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THE ACTOR'S CRAFT

Empathy, even to the darkest character

December 24, 2006|Kim Murphy | Times Staff Writer

Stratford-upon-Avon, England — SHE is probably the most popular British actress in a generation, a standing earned less by her storied appearances here on the Shakespearean stage, possibly, than by her years as reigning queen of the sitcoms on BBC. It has been estimated that an election for queen would send Elizabeth II packing and put Dame Judi Dench in Buckingham Palace.

Is it modesty, then, that leaves the 72-year-old actress, recipient of nearly every acting award that Hollywood, New York and London have to offer, perpetually afraid of being out of work? Reluctant to take a break, shy to ask for parts, working till her knees go out because she's afraid she'll get stuck waiting for the phone to ring?

"It's just wanting to be employed in my case," she says simply. "Trevor Nunn once said to me: 'You're always in tears on the first night.' And I said, 'I'm so frightened that nobody's going to ask me to do the next thing.' I get so fearful about that kind of thing. You know, when you get in your 70s, there's lots of other people waiting there, just here --" and she flutters a hand to a place behind her shoulder, just out of view, to an apparently familiar presence. "And they're all waiting, waiting for just ... that ... little ... push...."

Needing to be needed, sudden loss and loneliness -- Michael Williams, her husband of 30 years and habitual costar, died in 2001 -- these are emotions the unremittingly sociable actress brought to "Notes on a Scandal," the story of a spinster's monstrous loneliness and the calculated damage she inflicts in her search for connections -- a story that might have been Dench's first cinematic turn as a grand villain. Except that Dench injects the admittedly nasty role with her own improbable vulnerability.

Adapted from Zoe Heller's Mann Booker Prize-shortlisted novel, "Notes on a Scandal," opening Wednesday, also stars Cate Blanchett as the bohemian young art teacher who serves as both catalyst and victim to the elder Dench's predatory friendship.

Anyone who has followed the Mary Kay LeTourneau saga on the West Coast will recognize the gritty, delirious affair Blanchett's Sheba plunges into with a 15-year-old student, the dark secret that serves as the vehicle by which the aging, battle-ax history teacher played by Dench catches her newfound friend in a web of obligation and unspoken threat.

Clash of expectations

SET in a decaying London secondary school, the plot, under the direction of Richard Eyre (who also directed Dench in "Iris"), swoops toward disaster almost from the first halting, touching encounters between the two women, each needy in their own way, each propelled by conflicting passions that spin them like pinwheels into inevitable and disastrous conflict with each other.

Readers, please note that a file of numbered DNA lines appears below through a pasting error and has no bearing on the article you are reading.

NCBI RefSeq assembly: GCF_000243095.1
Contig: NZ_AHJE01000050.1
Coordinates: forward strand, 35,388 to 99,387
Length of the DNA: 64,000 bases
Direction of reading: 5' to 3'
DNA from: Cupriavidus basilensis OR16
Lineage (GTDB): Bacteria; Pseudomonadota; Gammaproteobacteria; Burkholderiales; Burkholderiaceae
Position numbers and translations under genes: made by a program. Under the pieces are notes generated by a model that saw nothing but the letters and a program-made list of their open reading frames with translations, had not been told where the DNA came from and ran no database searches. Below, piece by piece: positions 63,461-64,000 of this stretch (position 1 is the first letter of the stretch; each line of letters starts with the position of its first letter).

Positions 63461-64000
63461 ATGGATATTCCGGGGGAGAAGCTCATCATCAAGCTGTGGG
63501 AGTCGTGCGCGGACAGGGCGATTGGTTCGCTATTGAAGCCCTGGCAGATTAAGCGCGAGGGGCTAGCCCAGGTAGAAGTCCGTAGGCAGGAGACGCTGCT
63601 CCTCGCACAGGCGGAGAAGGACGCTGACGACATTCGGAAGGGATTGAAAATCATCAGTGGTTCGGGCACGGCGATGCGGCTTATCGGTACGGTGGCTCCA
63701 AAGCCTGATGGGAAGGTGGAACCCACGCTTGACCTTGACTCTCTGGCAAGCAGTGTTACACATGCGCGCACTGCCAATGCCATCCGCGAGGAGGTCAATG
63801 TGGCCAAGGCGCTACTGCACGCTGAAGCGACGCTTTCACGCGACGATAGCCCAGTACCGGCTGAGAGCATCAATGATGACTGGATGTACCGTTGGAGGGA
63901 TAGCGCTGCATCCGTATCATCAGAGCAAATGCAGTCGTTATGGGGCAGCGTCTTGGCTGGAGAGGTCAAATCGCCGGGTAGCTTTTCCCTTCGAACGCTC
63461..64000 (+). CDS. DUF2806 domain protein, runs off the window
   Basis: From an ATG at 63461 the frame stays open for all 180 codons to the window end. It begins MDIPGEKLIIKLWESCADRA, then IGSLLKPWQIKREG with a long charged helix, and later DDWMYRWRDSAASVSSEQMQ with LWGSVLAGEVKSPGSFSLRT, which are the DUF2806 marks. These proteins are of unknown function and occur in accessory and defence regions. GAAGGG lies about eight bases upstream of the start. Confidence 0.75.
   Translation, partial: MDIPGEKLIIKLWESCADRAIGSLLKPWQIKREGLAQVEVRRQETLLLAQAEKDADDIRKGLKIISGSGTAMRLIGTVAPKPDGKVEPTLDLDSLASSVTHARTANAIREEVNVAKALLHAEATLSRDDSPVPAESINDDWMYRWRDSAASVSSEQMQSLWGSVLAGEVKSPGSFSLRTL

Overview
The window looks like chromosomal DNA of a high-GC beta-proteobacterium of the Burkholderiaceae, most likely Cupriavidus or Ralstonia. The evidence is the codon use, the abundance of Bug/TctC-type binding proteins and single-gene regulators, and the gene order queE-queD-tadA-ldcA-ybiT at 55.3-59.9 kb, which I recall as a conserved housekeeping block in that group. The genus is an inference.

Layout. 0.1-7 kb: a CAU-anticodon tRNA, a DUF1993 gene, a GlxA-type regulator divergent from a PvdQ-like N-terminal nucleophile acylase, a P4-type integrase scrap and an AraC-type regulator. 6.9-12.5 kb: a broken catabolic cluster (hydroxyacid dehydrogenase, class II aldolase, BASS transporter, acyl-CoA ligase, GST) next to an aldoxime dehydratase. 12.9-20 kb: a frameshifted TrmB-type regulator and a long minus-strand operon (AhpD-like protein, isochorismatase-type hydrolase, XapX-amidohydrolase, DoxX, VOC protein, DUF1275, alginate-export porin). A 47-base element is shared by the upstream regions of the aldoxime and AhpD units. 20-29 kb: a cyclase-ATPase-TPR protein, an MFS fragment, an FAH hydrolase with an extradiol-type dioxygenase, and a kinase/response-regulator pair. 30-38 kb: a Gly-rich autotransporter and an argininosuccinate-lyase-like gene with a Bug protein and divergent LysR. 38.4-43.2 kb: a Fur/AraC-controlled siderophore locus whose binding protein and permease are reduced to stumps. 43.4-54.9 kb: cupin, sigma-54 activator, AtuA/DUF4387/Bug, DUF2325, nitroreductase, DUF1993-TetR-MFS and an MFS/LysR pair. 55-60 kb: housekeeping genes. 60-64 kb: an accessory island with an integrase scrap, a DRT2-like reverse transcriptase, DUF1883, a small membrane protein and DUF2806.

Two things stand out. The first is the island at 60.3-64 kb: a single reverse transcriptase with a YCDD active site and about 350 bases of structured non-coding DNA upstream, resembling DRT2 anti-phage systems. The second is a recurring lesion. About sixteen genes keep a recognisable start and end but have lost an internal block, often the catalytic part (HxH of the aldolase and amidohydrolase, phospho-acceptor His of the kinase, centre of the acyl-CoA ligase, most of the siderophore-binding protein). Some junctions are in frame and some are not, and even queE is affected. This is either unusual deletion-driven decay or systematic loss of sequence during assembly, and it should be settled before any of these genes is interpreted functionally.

The elderly Barbara Covett's life of serial solitude in the throb of busy London, in which going to the laundromat can constitute a weekend's events and the casual brush of a bus driver's hand sends spasms through her groin, comes up against the warm chaos of Sheba's domain, a large, fashionable flat shared with her much older husband, petulant teenager daughter and son with Down's syndrome.

Even before Barbara's discovery of Sheba's affair begins to render them, as she hopefully reflects, "bound by the secrets we share," her arrival at Sheba's apartment for an introductory Sunday lunch in a stiff, newly bought dress and carefully coiffed hair puts her painfully out of place amid the casual jeans and sweat shirts of her hosts -- a small point, but one Dench plays with painful precision.

"We took a long time over the look of her," Dench said last week in an interview at the old Royal Shakespeare Company theater here, where she is playing in "Merry Wives -- The Musical."

Dench herself manages to be elegant at 5 feet, 3 inches, wearing a soft-draped cream cashmere jacket over a brown wool sweater and trousers. (She still makes many "sexiest actress" lists, not only because of her blazing film role as Lady Macbeth some 27 years ago, but also in no small part thanks to her relentless humor, warm intelligence and often-intimidating blue eyes.)

For the colorless Barbara, Dench pulled a cap over her lustrously silver pixie top to create the impression of bald spots under thin, flyaway frizz. The script called for Barbara to have gray underwear in her drawer; Dench balked, arguing that women with flawless underwear, not to mention great manicures and good cars, can be deeply damaged nonetheless. But the clunky shoes, the shapeless skirts -- they created the foundation on which Dench fashioned a woman almost everyone would find a way to dislike.

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